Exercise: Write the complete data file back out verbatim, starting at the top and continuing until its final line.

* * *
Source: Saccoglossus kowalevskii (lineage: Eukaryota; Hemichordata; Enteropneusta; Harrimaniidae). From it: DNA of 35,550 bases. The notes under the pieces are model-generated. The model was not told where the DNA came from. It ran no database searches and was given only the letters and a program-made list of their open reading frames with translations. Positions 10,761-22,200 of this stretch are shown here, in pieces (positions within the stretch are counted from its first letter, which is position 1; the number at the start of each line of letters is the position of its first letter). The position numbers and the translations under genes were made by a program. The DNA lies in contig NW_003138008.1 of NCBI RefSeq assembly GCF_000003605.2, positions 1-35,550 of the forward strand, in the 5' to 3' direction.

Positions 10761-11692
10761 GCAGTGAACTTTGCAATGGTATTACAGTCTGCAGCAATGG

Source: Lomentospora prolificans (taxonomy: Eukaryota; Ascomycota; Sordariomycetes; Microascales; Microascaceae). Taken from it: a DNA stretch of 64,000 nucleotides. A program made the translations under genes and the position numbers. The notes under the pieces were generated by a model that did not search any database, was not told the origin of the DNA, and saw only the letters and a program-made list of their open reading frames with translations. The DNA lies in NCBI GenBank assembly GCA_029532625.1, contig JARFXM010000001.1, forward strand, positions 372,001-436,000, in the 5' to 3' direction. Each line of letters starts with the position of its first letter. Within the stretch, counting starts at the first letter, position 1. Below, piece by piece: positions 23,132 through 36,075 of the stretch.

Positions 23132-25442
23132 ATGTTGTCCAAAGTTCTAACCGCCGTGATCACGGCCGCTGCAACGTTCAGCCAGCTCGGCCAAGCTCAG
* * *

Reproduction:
Source: Saccoglossus kowalevskii (lineage: Eukaryota; Hemichordata; Enteropneusta; Harrimaniidae). From it: DNA of 35,550 bases. The notes under the pieces are model-generated. The model was not told where the DNA came from. It ran no database searches and was given only the letters and a program-made list of their open reading frames with translations. Positions 10,761-22,200 of this stretch are shown here, in pieces (positions within the stretch are counted from its first letter, which is position 1; the number at the start of each line of letters is the position of its first letter). The position numbers and the translations under genes were made by a program. The DNA lies in contig NW_003138008.1 of NCBI RefSeq assembly GCF_000003605.2, positions 1-35,550 of the forward strand, in the 5' to 3' direction.

Positions 10761-11692
10761 GCAGTGAACTTTGCAATGGTATTACAGTCTGCAGCAATGG

Source: Lomentospora prolificans (taxonomy: Eukaryota; Ascomycota; Sordariomycetes; Microascales; Microascaceae). Taken from it: a DNA stretch of 64,000 nucleotides. A program made the translations under genes and the position numbers. The notes under the pieces were generated by a model that did not search any database, was not told the origin of the DNA, and saw only the letters and a program-made list of their open reading frames with translations. The DNA lies in NCBI GenBank assembly GCA_029532625.1, contig JARFXM010000001.1, forward strand, positions 372,001-436,000, in the 5' to 3' direction. Each line of letters starts with the position of its first letter. Within the stretch, counting starts at the first letter, position 1. Below, piece by piece: positions 23,132 through 36,075 of the stretch.

Positions 23132-25442
23132 ATGTTGTCCAAAGTTCTAACCGCCGTGATCACGGCCGCTGCAACGTTCAGCCAGCTCGGCCAAGCTCAG